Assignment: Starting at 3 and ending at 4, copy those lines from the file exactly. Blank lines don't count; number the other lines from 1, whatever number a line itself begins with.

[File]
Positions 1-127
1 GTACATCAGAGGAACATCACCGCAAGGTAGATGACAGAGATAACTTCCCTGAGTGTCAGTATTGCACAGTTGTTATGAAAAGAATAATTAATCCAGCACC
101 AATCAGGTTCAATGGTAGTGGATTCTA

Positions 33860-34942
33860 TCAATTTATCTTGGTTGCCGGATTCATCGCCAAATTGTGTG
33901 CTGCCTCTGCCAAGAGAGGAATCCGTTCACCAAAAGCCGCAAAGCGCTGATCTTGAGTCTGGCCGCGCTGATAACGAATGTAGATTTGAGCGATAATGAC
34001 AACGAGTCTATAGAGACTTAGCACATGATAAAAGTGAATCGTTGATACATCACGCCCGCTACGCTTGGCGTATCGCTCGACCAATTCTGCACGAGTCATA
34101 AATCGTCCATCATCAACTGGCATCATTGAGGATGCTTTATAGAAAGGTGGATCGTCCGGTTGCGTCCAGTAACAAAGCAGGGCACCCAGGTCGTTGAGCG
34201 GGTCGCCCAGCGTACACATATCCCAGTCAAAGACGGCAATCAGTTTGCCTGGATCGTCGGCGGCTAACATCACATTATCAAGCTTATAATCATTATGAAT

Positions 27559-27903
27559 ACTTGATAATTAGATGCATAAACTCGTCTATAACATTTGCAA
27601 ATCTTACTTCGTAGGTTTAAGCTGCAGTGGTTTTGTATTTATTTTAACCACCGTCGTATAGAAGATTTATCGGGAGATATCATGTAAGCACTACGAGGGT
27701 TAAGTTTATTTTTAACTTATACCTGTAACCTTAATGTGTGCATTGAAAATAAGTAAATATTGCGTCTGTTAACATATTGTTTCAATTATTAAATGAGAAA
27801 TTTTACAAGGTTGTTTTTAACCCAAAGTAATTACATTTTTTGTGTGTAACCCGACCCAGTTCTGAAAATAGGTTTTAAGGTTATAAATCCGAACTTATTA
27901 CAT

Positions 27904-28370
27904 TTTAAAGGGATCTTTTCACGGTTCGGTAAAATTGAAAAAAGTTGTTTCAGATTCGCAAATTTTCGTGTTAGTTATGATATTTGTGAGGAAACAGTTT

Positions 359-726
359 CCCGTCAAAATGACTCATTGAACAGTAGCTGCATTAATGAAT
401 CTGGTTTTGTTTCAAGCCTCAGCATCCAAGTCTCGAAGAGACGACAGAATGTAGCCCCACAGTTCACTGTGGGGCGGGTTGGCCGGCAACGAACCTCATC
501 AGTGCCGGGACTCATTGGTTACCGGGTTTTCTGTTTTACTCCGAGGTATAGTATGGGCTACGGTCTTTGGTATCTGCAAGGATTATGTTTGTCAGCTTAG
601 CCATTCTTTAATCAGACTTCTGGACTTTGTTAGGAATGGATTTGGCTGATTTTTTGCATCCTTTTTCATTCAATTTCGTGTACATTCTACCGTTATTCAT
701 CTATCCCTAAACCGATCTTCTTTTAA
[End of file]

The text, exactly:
101 AATCAGGTTCAATGGTAGTGGATTCTA

Positions 33860-34942